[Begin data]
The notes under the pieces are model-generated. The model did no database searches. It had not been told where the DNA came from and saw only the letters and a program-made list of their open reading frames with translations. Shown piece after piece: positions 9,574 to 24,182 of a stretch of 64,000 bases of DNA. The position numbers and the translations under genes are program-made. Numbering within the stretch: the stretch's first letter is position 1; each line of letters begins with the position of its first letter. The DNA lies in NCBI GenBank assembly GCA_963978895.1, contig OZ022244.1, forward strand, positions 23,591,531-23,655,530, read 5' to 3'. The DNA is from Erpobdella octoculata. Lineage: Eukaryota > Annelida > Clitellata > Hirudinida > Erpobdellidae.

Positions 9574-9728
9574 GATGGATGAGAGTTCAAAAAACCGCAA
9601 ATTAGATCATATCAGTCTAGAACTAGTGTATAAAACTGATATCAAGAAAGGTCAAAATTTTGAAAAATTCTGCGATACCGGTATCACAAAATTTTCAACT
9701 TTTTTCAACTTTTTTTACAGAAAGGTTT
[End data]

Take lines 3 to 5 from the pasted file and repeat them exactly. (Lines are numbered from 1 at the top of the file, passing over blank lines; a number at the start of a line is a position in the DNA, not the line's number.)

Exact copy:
9574 GATGGATGAGAGTTCAAAAAACCGCAA
9601 ATTAGATCATATCAGTCTAGAACTAGTGTATAAAACTGATATCAAGAAAGGTCAAAATTTTGAAAAATTCTGCGATACCGGTATCACAAAATTTTCAACT
9701 TTTTTCAACTTTTTTTACAGAAAGGTTT